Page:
One possible explanation for the lack of effect of Kif5b on transport is that there is an essential requirement for actin or myosin-Va in centrifugal transport that cannot be overcome by kinesin- and MT-dependent transport. Alternatively, melanosomes may have limited capacity to recruit Kif5b. To investigate these possibilities, we generated fusion proteins between Kif5b, myosin-Va and other melanosome-targeting proteins, and tested their function and localisation in melan-d1 cells. A similar approach, where fission yeast kinesin-7 (Tea2) was re-tasked to transport type V myosin (Myo52) cargo along MTs, has been used to show that transport on MTs can restore polarised growth and viability in cells lacking actin cables, which are the physiological tracks for Myo52 cargo (Lo Presti and Martin, 2011).

To target active Kif5b (an N-terminal fragment, amino acids 1–810, containing the motor, neck, linker and stalk regions, but lacking the C-terminus cargo-binding/regulatory tail) to melanosomes we used two strategies (Fig. 5A). First, we modified the previously described ‘mini-myosin’ (mini-Va) vector such that the myosin-Va S1 (motor and lever arm)-encoding fragment was replaced by active Kif5b. This protein, termed ‘mini-K5b’, targets to melanosomes via the RBD of Rab27a effector synaptotagmin-like protein 2 (Sytl2) (Fig. 5A–C). Secondly, we generated a Kif5b and myosin-Va (hereafter K5b–MVa) fusion protein, comprising (from the N-terminus): GFP, active Kif5b and the melanosome-binding tail fragment of myosin-Va (Strom, 2002; Fig. 5A). K5b–MVa, like myosin-Va, targets to melanosomes via the interaction of the myosin-Va tail with endogenous melanophilin. [Consistent with this K5b–MVa and full-length myosin-Va, in contrast to mini-Va and mini-K5b, were non-functional in melanophilin-deficient melan-ln cells (Fig. S2).] In parallel, we engineered the reciprocal MVa–K5b fusion protein comprising (from the N-terminus): (1) GFP, (2) the myosin-Va S1, and (3) motor-less Kif5b (i.e. a fragment that contains the neck, linker, stalk and cargo- and light-chain-binding tail) (Fig. 5A).

In line with previous studies, we found that full-length myosin-Va and mini-Va localised to, and significantly dispersed, melanosomes in melan-d1 cells compared with GFP alone (mean pigment area; myosin-Va 87.21±6.94% and mini-Va 76.59±11.97%; mean±s.d.; Fig. 5D; Evans et al., 2014). In contrast, MVa–K5b did not rescue melanosome distribution or localise to melanosomes, and instead localised to the actin-rich cell periphery, where it accumulated at the distal tips of filopodia-like extension, confirming the activity of the myosin-Va fragment (Fig. 5B,C). This is consistent with the lack of colocalisation between melanosomes and GFP–Kif5b and motor-less Kif5b (GFP–Kif5bΔ350) (Fig. S1A; Fig. 5B,C), and suggests that the function of Kif5b in melanosome transport is restricted by the limited capacity of melanosomes to recruit this motor.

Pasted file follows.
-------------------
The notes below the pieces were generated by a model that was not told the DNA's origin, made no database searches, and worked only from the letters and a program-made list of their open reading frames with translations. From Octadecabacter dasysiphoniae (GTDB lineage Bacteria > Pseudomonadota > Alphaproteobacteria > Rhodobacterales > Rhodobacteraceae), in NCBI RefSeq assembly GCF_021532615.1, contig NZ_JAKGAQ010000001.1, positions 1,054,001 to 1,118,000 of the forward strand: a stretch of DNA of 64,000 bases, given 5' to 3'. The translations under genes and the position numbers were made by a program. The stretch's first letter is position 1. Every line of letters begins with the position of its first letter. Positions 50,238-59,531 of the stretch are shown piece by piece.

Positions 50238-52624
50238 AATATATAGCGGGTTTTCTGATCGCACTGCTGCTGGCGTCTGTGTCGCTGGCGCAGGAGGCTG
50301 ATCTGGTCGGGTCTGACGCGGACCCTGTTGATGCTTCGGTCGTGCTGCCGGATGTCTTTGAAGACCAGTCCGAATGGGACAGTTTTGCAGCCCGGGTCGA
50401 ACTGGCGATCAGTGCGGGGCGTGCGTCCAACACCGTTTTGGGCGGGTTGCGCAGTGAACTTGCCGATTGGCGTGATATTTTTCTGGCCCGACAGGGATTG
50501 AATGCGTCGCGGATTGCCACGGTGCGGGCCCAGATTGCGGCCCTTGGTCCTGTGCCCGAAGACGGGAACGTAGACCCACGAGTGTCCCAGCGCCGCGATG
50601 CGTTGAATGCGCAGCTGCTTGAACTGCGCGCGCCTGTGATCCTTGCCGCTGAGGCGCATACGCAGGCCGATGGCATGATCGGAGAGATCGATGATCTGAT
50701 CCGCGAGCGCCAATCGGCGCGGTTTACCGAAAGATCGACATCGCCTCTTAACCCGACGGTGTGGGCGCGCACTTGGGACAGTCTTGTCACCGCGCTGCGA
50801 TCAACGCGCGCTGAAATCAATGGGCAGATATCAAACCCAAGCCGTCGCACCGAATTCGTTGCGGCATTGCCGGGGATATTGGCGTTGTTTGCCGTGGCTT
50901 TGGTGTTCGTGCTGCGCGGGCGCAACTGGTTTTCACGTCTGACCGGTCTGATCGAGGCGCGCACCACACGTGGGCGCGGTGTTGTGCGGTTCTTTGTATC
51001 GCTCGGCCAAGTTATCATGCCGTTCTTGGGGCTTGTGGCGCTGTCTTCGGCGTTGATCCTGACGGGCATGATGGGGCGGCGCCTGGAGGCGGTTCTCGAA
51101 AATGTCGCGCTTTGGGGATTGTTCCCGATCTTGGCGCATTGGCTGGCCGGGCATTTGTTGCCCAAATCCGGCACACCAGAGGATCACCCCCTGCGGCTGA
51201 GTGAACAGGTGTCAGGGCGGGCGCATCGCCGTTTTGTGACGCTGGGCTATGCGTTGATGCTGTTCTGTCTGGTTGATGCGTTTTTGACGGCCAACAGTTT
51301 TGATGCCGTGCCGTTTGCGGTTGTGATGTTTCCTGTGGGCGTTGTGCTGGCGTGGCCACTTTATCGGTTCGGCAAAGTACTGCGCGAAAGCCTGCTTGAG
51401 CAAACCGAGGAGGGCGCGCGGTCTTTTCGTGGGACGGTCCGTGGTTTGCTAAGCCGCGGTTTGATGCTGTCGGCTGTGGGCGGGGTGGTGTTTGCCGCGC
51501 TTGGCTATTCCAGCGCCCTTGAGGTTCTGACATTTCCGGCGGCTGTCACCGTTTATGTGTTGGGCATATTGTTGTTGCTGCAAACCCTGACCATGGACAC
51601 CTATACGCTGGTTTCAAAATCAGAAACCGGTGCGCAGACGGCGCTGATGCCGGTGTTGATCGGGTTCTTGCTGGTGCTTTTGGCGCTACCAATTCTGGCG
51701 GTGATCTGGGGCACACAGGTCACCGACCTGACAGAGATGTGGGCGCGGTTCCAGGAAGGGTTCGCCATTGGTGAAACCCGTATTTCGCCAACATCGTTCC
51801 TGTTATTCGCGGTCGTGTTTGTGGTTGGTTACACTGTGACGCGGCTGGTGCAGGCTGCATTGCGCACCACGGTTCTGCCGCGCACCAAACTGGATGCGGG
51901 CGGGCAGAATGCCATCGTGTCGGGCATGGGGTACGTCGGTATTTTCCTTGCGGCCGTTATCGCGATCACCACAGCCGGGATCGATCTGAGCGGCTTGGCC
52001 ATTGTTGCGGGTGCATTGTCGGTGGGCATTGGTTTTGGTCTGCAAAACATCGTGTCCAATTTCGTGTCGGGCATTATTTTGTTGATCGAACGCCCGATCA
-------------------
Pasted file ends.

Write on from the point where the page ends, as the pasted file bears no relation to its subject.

In accordance with this, we observed that mini-K5b and K5b-mVa both localised to, and dispersed melanosomes with similar efficiency to myosin-Va and mini-Va (mean pigment area; mini-K5b=80.18±14.26% and K5b-MVa=86.37±11.33%). However, in contrast to myosin-Va and mini-Va, and in line with the role of Kif5b as a MT motor, their activity was dependent upon MT integrity (mean pigment area in MT-depleted cells; mini-K5b=46.84±12.05%, K5b-MVa=47.82±3.271%, GFP=36.45±9.469% versus myosin-Va=78.42±9.144% and mini-Va=57.5±16.55%; Fig. S3). Further supporting the MT dependence of mini-K5b- and K5b-MVa-driven transport, we observed that, in many cells expressing these proteins, melanosomes accumulated in the tips of dendrites and were relatively depleted in the central cell cytoplasm (see Fig. S4A for an example). This is consistent with the role of Kif5b as a plus-end-directed motor and the peripheral distribution of MT plus-ends in melanocytes.

Collectively, these data indicate that Kif5b can disperse melanosomes with similar efficiency to myosin-Va, but that its capacity to do so is restricted by the limited ability of its cargo-binding tail to associate with melanosomes.

Here, we probed the role of Kif5b and Rab1a in centrifugal melanosome transport in melanocytes, and revealed two main findings.